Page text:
Netizens on Wednesday denounced the statement of Senator Cynthia Villar, saying the middle-class workers should not be given financial assistance during the COVID-19 pandemic—but she quickly clarified her statement and apologized.
Villar said: "My statements during the hearing yesterday was not in any manner meant to be an affront to the hardworking middle class of the country. I might have framed my questions and statements in such a manner that made it seem I was insensitive to the plight of the middle-income sector. I am not.
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“I am concerned and I look out for the welfare of the middle-income workers. If I have offended anyone with my statements, I humbly apologize."
During the Senate's Committee of the Whole hearing on Tuesday, the senator questioned the executive branch's decision to give financial aid to 18 million families, saying the government should not provide financial assistance to the middle class because people classified as such were still salaried workers even during the pandemic.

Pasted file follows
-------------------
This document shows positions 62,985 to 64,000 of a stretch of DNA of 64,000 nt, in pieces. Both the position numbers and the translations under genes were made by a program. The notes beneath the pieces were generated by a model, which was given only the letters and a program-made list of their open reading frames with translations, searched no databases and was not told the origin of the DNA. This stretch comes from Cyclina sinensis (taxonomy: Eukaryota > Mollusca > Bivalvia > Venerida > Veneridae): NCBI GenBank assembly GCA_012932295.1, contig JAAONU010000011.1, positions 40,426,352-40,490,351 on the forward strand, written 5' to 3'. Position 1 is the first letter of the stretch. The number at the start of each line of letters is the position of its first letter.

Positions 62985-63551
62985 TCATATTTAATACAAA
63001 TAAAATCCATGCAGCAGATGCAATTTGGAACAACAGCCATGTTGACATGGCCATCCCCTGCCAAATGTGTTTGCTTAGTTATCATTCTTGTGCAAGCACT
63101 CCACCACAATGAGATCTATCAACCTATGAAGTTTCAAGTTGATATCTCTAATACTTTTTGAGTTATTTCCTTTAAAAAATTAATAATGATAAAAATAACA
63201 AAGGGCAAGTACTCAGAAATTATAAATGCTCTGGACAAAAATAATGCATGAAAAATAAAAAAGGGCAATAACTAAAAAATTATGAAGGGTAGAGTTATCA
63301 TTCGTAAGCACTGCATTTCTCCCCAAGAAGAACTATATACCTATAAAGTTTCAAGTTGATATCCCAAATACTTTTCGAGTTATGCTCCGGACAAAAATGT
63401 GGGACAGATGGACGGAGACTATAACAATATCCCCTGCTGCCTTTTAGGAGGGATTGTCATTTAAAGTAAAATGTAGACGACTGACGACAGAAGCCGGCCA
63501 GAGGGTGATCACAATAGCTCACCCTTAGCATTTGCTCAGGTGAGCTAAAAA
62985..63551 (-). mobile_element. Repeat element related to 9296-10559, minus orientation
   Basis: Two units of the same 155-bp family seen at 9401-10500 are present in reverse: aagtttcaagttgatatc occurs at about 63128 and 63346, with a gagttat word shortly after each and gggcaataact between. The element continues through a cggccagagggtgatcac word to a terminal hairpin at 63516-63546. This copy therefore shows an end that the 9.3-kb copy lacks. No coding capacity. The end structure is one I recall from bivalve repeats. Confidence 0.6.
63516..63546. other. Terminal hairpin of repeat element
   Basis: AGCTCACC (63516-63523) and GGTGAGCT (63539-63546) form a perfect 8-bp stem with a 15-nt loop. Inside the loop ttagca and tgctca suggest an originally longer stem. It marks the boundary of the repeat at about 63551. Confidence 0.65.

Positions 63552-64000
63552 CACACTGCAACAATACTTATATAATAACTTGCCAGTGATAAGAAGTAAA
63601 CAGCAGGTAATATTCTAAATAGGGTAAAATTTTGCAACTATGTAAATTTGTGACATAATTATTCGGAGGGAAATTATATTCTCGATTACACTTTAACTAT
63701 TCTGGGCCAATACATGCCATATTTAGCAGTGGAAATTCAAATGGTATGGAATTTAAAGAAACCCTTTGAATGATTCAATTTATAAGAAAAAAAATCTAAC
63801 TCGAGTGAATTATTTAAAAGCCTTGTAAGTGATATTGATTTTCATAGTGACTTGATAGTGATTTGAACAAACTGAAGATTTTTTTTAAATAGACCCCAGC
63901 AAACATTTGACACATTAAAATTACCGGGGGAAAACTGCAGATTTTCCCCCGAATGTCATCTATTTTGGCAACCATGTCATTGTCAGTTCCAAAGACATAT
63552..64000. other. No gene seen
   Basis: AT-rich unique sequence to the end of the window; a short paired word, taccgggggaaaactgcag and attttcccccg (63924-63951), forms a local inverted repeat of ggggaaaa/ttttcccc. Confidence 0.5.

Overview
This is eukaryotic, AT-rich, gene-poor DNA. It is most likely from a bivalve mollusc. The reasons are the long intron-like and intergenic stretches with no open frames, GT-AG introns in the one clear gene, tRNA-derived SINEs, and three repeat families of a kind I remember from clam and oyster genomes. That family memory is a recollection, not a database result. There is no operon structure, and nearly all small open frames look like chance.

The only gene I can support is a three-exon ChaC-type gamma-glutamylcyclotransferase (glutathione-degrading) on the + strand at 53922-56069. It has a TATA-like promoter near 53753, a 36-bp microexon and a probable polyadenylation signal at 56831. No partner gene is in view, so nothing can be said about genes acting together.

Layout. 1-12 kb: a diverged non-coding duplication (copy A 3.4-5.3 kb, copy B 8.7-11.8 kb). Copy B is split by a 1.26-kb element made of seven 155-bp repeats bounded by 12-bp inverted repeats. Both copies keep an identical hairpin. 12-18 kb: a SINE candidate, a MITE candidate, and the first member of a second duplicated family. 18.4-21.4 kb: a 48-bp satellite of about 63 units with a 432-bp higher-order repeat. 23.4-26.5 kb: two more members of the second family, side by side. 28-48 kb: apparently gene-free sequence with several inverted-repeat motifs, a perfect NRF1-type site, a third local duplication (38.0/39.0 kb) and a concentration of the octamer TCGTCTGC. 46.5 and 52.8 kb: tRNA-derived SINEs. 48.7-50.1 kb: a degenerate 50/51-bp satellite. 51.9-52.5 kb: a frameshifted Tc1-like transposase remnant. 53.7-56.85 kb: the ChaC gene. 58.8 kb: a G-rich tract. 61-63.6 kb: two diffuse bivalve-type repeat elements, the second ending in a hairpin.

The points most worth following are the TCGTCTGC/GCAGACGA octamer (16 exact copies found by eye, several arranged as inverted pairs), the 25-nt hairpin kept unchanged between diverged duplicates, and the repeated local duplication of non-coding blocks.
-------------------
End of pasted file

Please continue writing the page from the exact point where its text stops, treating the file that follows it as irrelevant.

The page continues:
But Villar clarified on Wednesday the middle class were the backbone of the Philippine economy and "I recognize the workers' contributions to the country and their families."
Villar said her intention was to clarify reports about the middle-class workers who remained employed but had been included as among the beneficiaries of the Social Amelioration Program of the government.
She said Congress had intended the SAP funds to benefit the poor and the unemployed.
"Lawmakers made sure that we were clear about the targeted beneficiaries of the cash assistance. The workers who continue to receive their salaries during the quarantine were excluded as eligible beneficiaries because they did not lose their income even amid the strict quarantine setup," said Villar, the richest senator in the 18th Congress.
Last year, Villar, wife of former Senate President Manuel Villar, also drew flak for telling people not to eat galunggong if they could not afford to buy what was known in the Philippines as the "poor man's fish."
She said was not anti-poor, but was just suggesting that Filipinos should try other viands to avoid increasing the demand for galunggong, which was priced at about P300 per kilo last year.
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